Applications and Limitations of MT

MT is preferred to PT for detecting surface cracks because of its greater sensitivity, especially when wet particles are used. Very fine cracks can be detected by MT that escape detection by PT. This makes MT especially useful for vessels that have been exposed to process environments that contain H2S under conditions that can cause stress-corrosion cracking.

Although MT can detect subsurface cracks that are not too far below the surface, do not depend on MT alone to detect internal cracks (see Section 730).

Other methods more suitable for detecting internal flaws, such as UT and RT, should be employed to supplement MT. This is especially true for relatively thick (approximately 1.5-inch thick and greater) vessel shell components. It is more likely that cracks may originate internally in thick shells, and it will normally take longer for them to propagate to the surface where they can be detected by MT.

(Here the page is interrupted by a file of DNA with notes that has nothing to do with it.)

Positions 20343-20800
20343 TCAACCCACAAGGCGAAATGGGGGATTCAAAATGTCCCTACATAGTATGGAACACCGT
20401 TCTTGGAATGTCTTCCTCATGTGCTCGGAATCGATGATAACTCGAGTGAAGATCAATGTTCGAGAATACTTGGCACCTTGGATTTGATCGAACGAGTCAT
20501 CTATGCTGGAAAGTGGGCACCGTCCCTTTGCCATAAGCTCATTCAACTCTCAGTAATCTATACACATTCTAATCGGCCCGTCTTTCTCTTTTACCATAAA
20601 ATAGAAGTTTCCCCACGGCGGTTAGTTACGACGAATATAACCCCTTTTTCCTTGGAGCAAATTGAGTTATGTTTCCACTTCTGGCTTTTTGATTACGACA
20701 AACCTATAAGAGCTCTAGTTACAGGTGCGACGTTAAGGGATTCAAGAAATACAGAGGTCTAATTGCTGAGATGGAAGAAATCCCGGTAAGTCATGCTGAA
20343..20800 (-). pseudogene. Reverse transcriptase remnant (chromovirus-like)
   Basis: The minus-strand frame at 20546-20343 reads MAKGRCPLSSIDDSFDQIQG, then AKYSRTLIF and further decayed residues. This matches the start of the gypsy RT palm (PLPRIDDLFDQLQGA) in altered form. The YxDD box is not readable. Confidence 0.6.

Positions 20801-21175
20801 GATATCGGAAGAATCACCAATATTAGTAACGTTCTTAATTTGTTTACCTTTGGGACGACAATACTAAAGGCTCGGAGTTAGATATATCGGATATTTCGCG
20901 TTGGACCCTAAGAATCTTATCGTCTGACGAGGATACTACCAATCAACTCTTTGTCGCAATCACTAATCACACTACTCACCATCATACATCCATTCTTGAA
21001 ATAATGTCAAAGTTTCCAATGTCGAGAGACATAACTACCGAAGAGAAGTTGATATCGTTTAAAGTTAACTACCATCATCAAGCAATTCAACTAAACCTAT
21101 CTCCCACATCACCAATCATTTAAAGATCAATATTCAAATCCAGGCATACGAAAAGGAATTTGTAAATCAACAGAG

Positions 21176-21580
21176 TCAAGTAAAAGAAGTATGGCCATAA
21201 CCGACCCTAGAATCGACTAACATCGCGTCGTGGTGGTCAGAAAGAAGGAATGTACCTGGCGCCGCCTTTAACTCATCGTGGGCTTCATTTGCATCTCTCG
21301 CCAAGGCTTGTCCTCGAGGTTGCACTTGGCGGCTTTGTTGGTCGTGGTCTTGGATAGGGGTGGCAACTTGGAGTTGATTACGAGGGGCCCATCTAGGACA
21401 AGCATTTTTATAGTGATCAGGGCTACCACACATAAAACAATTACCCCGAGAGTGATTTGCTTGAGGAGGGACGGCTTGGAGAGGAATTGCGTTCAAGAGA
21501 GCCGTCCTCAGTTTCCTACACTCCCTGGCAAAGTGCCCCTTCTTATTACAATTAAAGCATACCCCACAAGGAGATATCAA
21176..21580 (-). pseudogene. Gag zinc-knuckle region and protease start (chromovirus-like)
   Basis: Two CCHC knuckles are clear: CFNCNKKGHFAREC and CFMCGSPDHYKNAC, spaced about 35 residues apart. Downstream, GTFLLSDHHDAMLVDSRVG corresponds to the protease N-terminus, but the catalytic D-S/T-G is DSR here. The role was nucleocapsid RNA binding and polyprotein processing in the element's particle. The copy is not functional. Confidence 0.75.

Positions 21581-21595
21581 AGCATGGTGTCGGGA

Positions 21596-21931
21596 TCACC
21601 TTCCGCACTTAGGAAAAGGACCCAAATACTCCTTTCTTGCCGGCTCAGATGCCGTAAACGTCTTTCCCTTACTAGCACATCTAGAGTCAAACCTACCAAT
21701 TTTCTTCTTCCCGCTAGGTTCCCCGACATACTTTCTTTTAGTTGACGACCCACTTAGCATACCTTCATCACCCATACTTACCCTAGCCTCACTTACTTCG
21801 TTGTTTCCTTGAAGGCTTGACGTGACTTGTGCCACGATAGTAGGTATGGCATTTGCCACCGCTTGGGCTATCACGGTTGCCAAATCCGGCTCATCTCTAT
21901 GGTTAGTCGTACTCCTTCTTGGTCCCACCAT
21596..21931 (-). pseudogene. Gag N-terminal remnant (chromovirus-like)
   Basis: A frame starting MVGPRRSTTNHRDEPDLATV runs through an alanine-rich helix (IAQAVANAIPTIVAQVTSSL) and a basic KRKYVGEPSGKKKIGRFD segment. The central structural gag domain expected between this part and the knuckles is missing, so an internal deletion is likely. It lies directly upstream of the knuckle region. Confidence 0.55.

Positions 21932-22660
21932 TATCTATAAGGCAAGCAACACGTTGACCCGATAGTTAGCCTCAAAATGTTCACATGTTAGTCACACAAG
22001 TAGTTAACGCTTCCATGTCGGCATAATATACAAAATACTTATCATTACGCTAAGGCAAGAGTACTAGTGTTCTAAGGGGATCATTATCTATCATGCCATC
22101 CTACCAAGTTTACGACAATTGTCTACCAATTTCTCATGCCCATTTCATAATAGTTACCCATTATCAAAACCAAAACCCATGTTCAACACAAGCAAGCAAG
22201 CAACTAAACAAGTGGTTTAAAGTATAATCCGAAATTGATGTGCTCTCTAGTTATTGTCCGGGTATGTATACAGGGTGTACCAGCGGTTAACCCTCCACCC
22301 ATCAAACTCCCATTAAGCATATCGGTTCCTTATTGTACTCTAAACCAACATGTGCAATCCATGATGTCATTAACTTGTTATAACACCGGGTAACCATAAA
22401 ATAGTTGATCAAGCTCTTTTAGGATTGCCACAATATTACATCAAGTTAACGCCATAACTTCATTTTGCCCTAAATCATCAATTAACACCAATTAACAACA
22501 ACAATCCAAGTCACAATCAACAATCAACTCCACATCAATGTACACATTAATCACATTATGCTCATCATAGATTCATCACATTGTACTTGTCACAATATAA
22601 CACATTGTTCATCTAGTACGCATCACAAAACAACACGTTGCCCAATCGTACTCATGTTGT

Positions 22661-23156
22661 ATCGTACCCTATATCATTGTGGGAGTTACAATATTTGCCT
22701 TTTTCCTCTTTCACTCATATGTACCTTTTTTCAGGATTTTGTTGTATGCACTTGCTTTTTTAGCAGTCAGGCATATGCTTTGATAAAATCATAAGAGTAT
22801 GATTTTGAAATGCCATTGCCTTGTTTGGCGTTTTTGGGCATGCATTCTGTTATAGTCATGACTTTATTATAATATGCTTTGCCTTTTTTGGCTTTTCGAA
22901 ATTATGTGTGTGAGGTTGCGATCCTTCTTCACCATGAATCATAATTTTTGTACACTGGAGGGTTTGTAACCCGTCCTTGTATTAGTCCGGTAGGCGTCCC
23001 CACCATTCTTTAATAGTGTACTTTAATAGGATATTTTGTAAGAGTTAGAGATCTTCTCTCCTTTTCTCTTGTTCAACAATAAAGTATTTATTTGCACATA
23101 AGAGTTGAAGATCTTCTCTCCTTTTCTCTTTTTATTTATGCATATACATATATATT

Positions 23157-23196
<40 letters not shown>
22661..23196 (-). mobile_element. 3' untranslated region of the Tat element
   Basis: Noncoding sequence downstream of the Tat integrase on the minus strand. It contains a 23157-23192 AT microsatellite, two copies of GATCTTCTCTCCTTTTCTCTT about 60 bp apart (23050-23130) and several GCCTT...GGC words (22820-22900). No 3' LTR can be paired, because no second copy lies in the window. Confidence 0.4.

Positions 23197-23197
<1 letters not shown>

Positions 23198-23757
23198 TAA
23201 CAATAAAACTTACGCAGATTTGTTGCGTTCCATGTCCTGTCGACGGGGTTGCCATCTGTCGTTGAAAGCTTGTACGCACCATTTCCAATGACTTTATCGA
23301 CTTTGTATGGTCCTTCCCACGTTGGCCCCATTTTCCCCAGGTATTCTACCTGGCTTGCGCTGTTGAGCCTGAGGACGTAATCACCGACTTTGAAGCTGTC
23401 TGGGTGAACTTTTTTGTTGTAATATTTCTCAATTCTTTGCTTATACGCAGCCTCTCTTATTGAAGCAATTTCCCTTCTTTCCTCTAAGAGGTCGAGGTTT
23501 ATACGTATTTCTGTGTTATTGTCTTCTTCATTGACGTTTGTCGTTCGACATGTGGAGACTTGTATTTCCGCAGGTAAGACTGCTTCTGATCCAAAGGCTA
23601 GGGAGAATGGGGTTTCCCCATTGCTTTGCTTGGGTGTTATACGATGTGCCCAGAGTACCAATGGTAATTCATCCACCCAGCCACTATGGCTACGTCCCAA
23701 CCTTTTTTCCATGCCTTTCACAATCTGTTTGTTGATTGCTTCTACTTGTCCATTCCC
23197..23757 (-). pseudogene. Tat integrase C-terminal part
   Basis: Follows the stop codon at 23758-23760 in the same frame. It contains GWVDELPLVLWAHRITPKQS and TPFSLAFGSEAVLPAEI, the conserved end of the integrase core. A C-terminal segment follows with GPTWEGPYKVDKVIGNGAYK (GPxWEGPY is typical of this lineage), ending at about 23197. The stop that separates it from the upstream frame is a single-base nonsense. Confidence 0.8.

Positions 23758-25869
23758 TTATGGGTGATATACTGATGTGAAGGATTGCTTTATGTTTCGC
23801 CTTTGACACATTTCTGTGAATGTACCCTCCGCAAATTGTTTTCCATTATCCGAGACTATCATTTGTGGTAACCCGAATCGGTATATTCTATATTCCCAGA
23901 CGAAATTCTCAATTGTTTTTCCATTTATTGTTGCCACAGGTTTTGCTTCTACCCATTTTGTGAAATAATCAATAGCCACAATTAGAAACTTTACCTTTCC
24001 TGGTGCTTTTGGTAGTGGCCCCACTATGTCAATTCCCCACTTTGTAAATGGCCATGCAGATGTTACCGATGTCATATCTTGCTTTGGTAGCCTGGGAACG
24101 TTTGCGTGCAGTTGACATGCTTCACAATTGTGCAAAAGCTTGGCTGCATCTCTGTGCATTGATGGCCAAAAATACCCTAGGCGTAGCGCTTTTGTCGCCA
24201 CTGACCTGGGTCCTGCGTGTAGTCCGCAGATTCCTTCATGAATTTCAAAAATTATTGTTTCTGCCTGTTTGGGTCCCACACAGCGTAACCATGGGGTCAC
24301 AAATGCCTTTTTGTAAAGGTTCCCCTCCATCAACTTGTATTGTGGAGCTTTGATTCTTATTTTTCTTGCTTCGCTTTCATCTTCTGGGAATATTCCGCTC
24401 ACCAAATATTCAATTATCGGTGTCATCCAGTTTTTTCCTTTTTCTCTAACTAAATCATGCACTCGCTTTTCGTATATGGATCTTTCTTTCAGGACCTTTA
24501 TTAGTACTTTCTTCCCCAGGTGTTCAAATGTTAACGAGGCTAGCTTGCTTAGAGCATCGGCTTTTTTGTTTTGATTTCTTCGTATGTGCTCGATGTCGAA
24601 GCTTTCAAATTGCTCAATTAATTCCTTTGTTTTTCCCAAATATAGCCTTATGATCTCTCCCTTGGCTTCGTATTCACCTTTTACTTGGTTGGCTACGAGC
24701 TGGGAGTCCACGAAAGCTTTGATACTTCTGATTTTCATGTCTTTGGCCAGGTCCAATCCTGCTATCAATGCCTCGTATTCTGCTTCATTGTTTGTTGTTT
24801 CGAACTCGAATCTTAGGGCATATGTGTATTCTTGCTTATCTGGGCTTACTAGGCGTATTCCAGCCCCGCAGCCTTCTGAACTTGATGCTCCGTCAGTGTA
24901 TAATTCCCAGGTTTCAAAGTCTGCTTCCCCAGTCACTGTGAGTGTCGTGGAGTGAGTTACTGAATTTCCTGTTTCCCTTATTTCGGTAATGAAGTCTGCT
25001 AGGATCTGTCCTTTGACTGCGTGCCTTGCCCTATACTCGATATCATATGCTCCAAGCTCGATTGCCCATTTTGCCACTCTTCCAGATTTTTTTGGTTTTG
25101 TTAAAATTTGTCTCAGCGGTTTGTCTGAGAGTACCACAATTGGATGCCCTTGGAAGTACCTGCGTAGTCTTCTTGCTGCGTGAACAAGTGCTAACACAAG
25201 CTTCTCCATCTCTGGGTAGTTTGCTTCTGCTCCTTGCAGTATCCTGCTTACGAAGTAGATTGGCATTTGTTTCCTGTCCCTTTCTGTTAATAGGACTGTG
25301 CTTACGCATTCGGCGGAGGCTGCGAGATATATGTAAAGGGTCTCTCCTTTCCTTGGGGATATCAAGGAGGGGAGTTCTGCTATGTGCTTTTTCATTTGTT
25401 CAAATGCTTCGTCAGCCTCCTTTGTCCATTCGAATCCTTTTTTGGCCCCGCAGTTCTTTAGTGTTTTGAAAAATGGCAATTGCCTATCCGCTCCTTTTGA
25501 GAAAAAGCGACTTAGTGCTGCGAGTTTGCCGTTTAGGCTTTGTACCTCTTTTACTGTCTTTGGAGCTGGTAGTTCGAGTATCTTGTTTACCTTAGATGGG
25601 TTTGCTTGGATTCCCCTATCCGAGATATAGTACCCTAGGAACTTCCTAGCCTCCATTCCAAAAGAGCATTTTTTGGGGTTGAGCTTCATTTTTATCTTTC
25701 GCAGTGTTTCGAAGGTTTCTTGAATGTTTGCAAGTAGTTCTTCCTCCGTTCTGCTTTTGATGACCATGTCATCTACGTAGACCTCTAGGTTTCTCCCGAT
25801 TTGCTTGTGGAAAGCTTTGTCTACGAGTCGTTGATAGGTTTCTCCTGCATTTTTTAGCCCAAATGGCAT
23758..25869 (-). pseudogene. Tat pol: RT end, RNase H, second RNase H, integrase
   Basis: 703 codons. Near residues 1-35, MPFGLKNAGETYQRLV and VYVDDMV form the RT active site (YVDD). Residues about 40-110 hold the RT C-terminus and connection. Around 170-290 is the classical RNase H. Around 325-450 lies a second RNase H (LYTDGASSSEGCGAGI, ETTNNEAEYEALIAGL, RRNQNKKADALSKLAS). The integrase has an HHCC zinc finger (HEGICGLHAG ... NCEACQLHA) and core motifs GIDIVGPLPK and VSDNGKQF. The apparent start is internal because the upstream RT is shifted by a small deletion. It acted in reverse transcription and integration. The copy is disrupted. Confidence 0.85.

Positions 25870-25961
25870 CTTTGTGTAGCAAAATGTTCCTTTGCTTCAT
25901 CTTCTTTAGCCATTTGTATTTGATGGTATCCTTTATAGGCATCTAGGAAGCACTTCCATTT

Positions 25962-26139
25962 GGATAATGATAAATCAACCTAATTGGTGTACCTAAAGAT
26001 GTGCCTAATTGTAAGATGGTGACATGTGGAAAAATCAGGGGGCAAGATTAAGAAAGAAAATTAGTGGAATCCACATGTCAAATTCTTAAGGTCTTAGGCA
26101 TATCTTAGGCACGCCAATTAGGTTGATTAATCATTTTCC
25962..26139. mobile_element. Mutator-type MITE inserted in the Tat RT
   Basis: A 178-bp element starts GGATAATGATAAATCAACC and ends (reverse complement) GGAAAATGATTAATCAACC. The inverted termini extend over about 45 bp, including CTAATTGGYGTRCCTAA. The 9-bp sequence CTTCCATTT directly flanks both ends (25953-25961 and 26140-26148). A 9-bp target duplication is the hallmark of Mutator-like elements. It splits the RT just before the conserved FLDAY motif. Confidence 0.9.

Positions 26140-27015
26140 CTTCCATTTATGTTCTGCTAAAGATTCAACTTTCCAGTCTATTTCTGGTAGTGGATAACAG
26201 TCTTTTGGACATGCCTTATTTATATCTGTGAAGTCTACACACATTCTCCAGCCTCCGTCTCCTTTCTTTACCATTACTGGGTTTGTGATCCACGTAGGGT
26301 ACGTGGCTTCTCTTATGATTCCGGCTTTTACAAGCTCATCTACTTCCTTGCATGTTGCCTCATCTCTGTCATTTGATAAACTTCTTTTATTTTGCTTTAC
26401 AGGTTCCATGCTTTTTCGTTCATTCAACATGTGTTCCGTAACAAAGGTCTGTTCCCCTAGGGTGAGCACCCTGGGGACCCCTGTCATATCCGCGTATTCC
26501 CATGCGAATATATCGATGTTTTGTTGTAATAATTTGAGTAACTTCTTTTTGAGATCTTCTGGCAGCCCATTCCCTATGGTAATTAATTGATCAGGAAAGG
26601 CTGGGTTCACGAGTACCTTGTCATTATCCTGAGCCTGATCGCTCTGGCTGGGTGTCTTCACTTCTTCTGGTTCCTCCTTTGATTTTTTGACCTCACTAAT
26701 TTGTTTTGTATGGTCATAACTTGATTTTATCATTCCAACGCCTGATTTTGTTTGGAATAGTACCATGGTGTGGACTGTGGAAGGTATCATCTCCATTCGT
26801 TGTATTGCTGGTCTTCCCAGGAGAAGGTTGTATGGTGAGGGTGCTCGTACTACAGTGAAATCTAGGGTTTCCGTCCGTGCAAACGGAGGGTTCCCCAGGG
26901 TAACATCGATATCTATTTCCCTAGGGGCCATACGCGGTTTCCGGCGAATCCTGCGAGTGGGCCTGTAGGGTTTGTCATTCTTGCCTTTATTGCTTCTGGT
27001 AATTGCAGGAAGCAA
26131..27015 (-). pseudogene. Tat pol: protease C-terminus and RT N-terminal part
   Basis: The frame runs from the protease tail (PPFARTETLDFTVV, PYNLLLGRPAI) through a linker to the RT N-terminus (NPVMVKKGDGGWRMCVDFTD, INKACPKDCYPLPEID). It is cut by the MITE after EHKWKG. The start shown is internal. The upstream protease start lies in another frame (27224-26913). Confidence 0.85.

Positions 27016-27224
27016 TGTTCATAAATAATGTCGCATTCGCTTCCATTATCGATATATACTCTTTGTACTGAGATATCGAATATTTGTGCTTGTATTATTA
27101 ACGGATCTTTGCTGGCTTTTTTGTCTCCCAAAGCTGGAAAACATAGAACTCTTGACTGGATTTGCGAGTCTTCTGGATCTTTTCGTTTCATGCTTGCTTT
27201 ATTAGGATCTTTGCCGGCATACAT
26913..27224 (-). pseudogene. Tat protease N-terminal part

Similar to PT, MT does not give a reliable indication of the depth of a surface crack, which is the primary characteristic that affects the integrity and reliability of a pressure vessel. Therefore, the depth of cracks detected by MT should be determined by other NDE procedures (such as UT) to evaluate their significance, unless the MT indications are removed by grinding.

MT procedures can vary widely in reliability. They should be qualified for an inservice inspection of a pressure vessel by demonstrating their performance with sample flaws representative of the actual flaws that may have occurred in the vessel.

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